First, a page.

Life Eat & Drink Rabbit v chicken: Why eating the Easter bunny is your healthiest choice

Rabbit v chicken: Why eating the Easter bunny is your healthiest choice

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That damn Easter bunny. What is he good for?

Think of that creepy stare. Some say cute, some say psychotic. And what is he hiding inside those pointless floppy ears?

To be fair, when the Easter bunny brings those foil-wrapped chocolate eggs on Sunday morning, he’s encouraging our children to attain excellence on the path to obesity – as is their cultural right.

Turns out, of all the meats we might consider for a celebratory meal – chicken, pork or beef – rabbit is actually the healthiest.

So what can we do about him?

How about rabbit ravioli with a cloud of ricotta and wrapped in prosciutto — said to be lovely “though the portion was on the smaller size” — as served at Il Bacaro, Little Collins Street, Melbourne.

Or what about “OMG the rabbit ragu with chilli is to die for”  from Vinnies Ristorante, Casula, NSW.

You could pray that Adelaide’s Chianti restaurant still serves Coniglio Al Forno – half a farmed rabbit slow cooked with pancetta, onions, port and sage, served with rosemary potatoes.

Sounds a bit fancy? Prefer to cook your own Easter feast?

Try this widely shared recipe from one Jon Godar, a rabbit farmer in Indiana.

“Place a whole rabbit and some chopped celery in your slow cooker. Cover with water and cook on low for 13 hours. Remove the meat from the bones and serve over egg noodles.”

What’s the point of eating a rabbit?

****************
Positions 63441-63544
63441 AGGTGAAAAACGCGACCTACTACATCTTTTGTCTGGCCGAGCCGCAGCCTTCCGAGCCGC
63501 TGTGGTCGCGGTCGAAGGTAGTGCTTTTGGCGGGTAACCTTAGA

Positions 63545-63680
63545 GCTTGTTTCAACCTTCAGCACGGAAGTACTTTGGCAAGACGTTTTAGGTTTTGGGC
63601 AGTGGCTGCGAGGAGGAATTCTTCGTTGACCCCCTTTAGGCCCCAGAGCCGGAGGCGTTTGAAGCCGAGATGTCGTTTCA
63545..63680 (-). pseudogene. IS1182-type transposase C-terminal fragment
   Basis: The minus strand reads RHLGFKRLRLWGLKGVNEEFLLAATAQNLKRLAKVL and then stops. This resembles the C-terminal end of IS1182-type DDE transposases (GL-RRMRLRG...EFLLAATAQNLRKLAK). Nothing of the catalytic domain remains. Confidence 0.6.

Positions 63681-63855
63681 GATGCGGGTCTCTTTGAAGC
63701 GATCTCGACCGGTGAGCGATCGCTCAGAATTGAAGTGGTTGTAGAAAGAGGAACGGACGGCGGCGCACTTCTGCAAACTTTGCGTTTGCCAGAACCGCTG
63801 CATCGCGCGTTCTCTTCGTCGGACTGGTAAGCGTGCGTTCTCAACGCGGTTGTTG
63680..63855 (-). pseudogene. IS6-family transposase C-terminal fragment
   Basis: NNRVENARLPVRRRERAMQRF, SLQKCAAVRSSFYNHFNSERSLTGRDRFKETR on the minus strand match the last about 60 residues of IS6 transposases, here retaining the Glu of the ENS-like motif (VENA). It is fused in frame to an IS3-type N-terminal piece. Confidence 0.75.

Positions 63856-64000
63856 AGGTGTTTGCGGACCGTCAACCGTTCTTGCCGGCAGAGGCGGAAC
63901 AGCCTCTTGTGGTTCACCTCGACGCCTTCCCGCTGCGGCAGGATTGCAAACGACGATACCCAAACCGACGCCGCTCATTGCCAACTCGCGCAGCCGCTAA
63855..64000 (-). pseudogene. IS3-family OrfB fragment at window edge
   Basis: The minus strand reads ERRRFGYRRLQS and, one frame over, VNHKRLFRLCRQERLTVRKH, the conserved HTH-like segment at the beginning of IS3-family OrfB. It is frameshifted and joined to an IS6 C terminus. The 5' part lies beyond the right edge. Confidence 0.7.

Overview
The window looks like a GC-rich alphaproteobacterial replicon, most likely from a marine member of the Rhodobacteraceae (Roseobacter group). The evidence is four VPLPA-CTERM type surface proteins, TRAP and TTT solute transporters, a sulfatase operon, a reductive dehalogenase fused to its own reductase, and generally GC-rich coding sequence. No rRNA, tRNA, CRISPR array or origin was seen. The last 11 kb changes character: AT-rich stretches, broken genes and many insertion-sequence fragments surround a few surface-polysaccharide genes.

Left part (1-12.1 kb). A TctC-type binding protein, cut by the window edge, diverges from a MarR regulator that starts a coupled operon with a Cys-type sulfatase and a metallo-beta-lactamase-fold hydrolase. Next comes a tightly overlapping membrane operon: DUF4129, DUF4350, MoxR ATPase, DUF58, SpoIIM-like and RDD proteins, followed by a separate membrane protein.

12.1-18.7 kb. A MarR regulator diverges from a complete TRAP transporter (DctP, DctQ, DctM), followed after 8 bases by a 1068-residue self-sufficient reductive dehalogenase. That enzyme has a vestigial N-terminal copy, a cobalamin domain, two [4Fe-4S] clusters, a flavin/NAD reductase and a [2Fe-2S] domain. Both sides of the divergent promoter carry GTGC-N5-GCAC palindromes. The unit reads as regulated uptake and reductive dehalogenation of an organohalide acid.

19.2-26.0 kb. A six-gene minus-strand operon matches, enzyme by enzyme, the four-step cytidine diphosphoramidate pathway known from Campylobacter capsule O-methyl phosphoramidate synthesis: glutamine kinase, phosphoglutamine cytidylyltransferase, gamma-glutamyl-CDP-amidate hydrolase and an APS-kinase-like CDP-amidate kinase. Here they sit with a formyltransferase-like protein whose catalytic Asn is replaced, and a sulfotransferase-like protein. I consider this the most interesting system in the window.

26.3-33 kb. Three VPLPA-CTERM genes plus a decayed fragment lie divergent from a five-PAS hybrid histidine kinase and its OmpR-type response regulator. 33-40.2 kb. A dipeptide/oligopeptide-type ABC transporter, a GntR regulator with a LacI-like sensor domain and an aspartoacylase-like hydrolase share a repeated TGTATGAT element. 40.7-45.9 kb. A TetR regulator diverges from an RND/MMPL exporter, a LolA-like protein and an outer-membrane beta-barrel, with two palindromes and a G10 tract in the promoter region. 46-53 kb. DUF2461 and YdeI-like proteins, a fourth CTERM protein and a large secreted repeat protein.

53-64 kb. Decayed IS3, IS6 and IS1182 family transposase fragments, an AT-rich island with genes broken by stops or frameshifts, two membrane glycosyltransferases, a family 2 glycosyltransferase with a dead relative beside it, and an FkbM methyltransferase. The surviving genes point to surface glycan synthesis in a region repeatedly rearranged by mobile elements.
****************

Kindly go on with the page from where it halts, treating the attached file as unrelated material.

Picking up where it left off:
A 2013 study found that rabbit is much healthier than other meats, including chicken, being higher in protein and lower in total fat.

Rabbit meat was richer in calcium than other types of meat, and lower in fat and cholesterol, according to

Compared to roasted chicken (skin removed), 100 grams of roasted domesticated rabbit provides nearly twice as much iron, more selenium and about half the heart-killing sodium.

Rabbit meat “also provides 320 milligrams of omega-3 fatty acids — more than four times the amount found in chicken”.

 A 2015 study concluded that rabbit meat was highly suitable for people with diabetes, due to its low fat and low-cholesterol qualities “and the nutritive value that is on par with fish meat”.

Come here bunny, bunny

Rabbits are available from speciality butchers, easily found online.

One thing to keep in mind: Like roasting chickens, rabbits tend to be sold whole, rather than in pieces.

With the skin off, they’re not as cute as the kids might hope. So maybe show them this video while you get to work making that casserole.

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